It’s like someone hits you upside the head with a two by four and you are just trying to clear the stars away so you can see clearly while you bargain for more time and more information. You grieve for the life you had planned while you adjust to the one built in quicksand. Writing this blog can be sanity saving for you. We can’t understand but we can affirm what you are feeling so you have a sounding board. That’s the one thing we can do to help. Listen. I’ll do my best.

    Liked by 1 person

    • December 22, 2018 at 9:29 am

      Oh, Marlene. You do get this. Everything you said is spot on. Thank you so very much. I learned about Anticipatory Grief, a condition one often feels during a terminal illness, and the caregiver can feel it as well. What I’ve been feeling has a name. It helps to read about that, too. Even though we’ve never met in person, I detect a real friend in you. There are many kind souls in the blogging world and I am grateful. Thank you. ❤

      Liked by 1 person

      • December 23, 2018 at 7:23 pm

        I fully understand because I’ve experienced this. I’m terminal as well but not in the way your husband is. IPF is so different for each person that has it. My sister has it too as did our mother. I’m surprised to still be here and functioning somewhat. So I really do know. I will be here for you as long as you want to share. It’s why I still blog. This community has been extremely supportive for me all these years dealing with the debilitation from Bells Palsy. I haven’t talked much about the IPF yet. Hoping for more time just like you are. I’ll keep you in my prayers and wish you both the Merriest of Christmases and a wonderfilled New Year. Never give up hope.

        Liked by 1 person

        • December 29, 2018 at 2:36 pm

          Thank you so much, Marlene. You did refer to this before but not in detail; I recall reading a little about this in your posts. I do hope you have found support. The bloggers here have been fantastic and it is extremely helpful. When dealing with terminal illnesses which are in a class all their own, it really helps to talk with people who are going through the very same thing. My very best to you, and you are in my prayers as well. Hugs, Karen

          Liked by 1 person

          • December 30, 2018 at 7:32 am

            Thanks so much, Karenlee. I do have support. There is a PF support group once a month that my daughter drives me to and my sister attends also. My daughter is learning a lot as well. She could possibly inherit this as well since it’s the familial variety. There is no way to guess how each person does with the same illness. We are all so different. I’m keeping good thoughts for you both. It’s a strange place to find oneself in. Preparing yourself for the distinct possibility of death while at the same time giving your all to living as fully as possible. I just read a Chicken Soup for the Soul story entitled “Eat Dessert First” Kind of how it feels these days. 🙂

            Liked by 1 person

            • January 1, 2019 at 3:28 pm

              Happy New Year, Marlene. My very best to you. We are following your line of thinking re: tumor response to specific diets. May we all enjoy better health in 2019. ❤

              Liked by 1 person

  2. December 20, 2018 at 1:19 pm

    Thanks so much for sharing your experience, however difficult, and for educating us who want to express our love and healing wishes, but only know the socially awkward and not helpful responses. Much love to you guys.

    Liked by 1 person

    • December 21, 2018 at 11:49 am

      Thank you, Julie. No one knows what to say, including me. I’ve made mistakes and said the wrong thing from the immense hurt this condition brings. It’s just a crappy deal and no one knows what to do or say. Rather than focusing on words, I’m trying to see people’s hearts. ❤

      Like

  3. December 17, 2018 at 7:43 pm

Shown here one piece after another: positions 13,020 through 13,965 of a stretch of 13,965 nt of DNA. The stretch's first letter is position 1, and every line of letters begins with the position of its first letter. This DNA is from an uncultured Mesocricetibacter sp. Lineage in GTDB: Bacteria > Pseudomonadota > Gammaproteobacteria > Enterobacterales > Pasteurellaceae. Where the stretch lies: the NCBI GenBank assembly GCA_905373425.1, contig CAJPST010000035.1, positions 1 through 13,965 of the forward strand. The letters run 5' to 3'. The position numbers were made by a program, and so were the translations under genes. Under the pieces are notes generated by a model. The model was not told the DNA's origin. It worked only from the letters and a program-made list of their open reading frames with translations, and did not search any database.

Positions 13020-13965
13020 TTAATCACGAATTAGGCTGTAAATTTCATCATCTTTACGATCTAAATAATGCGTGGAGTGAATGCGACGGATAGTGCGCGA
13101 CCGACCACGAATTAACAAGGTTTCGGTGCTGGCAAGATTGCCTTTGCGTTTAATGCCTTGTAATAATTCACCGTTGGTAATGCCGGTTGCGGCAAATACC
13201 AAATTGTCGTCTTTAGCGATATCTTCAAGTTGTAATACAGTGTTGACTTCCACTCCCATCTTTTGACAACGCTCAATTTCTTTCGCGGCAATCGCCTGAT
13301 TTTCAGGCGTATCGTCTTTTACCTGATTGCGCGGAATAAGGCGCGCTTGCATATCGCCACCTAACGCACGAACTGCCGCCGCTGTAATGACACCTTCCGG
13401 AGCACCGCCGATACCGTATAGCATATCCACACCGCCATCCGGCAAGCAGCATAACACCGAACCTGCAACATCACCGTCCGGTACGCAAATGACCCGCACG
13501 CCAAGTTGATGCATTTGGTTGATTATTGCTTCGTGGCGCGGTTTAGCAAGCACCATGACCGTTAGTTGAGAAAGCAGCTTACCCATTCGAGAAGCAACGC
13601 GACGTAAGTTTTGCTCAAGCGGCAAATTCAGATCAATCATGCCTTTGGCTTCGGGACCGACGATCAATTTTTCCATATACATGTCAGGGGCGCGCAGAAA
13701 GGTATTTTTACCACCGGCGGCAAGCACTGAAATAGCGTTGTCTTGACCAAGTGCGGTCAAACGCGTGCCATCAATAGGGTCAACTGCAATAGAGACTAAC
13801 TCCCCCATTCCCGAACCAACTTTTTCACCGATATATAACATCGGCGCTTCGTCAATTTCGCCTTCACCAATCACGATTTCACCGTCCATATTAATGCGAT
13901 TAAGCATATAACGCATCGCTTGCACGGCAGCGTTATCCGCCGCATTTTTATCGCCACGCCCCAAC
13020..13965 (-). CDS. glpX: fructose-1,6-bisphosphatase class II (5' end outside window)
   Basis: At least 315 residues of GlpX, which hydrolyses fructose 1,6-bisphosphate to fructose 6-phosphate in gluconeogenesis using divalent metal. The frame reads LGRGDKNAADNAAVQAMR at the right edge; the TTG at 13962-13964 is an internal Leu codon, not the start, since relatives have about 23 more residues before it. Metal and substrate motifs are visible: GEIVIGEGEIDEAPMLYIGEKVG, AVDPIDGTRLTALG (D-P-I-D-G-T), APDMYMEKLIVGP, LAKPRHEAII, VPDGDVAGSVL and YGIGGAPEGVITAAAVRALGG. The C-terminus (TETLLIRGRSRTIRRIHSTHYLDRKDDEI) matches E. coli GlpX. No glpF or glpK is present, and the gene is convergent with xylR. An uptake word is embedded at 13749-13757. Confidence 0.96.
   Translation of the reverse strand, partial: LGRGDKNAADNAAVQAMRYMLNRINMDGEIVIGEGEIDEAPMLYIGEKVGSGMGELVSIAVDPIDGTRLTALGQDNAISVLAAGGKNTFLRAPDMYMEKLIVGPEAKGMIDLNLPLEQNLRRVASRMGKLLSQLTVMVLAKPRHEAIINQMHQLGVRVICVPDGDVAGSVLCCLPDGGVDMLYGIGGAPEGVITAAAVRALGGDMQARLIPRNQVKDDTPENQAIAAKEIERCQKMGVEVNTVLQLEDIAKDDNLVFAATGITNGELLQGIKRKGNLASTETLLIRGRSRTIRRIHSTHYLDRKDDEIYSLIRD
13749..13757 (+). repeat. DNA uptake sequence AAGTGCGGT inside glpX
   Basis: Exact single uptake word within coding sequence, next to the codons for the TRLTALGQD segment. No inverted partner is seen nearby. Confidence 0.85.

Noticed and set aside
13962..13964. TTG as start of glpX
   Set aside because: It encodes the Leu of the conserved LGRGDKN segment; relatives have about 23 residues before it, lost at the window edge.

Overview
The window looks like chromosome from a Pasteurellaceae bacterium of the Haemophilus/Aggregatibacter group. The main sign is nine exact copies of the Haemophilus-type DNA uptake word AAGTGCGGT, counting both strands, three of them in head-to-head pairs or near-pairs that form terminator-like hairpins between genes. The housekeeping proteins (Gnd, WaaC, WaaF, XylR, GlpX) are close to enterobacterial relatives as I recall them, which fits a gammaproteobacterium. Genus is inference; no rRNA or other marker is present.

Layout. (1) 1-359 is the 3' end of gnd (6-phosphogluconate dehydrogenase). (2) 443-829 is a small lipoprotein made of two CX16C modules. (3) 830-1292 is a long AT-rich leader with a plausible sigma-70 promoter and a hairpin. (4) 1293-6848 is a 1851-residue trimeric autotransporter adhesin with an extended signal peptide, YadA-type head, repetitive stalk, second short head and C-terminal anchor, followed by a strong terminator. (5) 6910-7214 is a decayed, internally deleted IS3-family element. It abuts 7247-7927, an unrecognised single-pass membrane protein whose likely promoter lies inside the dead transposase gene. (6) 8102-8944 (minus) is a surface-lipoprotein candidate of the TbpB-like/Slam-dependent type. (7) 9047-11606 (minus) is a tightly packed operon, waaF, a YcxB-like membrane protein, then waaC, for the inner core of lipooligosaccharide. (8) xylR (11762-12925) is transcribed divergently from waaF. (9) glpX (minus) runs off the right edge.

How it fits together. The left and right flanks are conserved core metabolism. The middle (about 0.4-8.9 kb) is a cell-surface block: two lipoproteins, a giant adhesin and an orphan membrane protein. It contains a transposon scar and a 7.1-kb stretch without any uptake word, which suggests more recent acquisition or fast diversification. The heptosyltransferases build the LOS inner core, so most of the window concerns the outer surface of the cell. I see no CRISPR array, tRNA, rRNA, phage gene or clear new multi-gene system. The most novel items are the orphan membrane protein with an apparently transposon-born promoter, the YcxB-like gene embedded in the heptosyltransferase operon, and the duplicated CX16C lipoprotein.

I’m so sorry, Karen! I can’t imagine what you are going through. And thank you so much for using your own painful experience to help educate others on what is and what isn’t helpful when our friends and loved ones are hurting. You’re right; people mean well, but all to often they just don’t know what to say or do. Your post will help a lot of people, and that is a gift!

    Liked by 1 person

    • December 18, 2018 at 7:15 am

      Thank you, Ann. I hope I do not come across as angry; I am not. Rather, I am horribly saddened by this awful condition and, in talking with others, realize I am not alone in my thinking. I hope it will be received as a guide. Thank you for stopping by and I hope you are well. 😀

      Like

      • December 18, 2018 at 8:36 pm

        You didn’t come across as angry at all, just as giving some tips for people trying to help someone who is in your situation. And that is very much appreciated!

        Like

  4. December 17, 2018 at 12:54 pm

    Of course you don’t have the capacity to tell people how they can help when they ask you. But you have done a good job putting it down in writing.I hope some of your friends read this. I care for you and your family from a distance, but the care is real. Terminal illness is beyond most people’s capacity to absorb. Having just walked along side my beloved sister to her death, I in some small way know what you are facing.

    Liked by 1 person

    • December 17, 2018 at 1:56 pm

      You are so sweet! Thank you so much. I’ve always enjoyed our interactions here; I can tell you are a good friend. I am so sorry about your sister. How lucky she was to have you by her side. Bless her and you! ❤

      Liked by 1 person

  5. Susan
    December 17, 2018 at 6:06 am

    You are loved.

    Liked by 1 person

  6. Amy
    December 16, 2018 at 3:16 pm

    I am so sorry, Karen, and I do think of you and hope that you are getting through each day as best you can. I did not mention this before, but my beloved first cousin also had glioblastoma. It’s a cruel disease.

    Liked by 1 person

    • December 16, 2018 at 3:36 pm

      Thank you, Amy, and it’s nice to hear from you. 🙂 I am sorry about your cousin. Cruel is right, and in so many ways. I was saddened to learn that the treatments for GBM have not changed appreciably through the years, and so, neither have the outcomes. It’s pretty heartbreaking and frustrating at the same time. Today’s post (vent) was long in coming. Bruce resumes treatment tomorrow after a two week “break” which wasn’t a break at all (doctor’s appointments don’t let us rest). We are hanging in there. Thanks for the note. Happy Holidays to you. ❤

      Liked by 1 person

      • Amy
        December 16, 2018 at 3:52 pm

        I hope the week goes well. And vent all you want. Writing is truly therapeutic—just the process of putting your thoughts and feelings on paper (or hard drive) somehow helps.

        Liked by 1 person

        • December 16, 2018 at 4:06 pm

          Thank you, and yes, I have been wanting to write but have not had the focus. I am hoping that will become easier, but we’ll see. Take good care. 🙂

          Liked by 1 person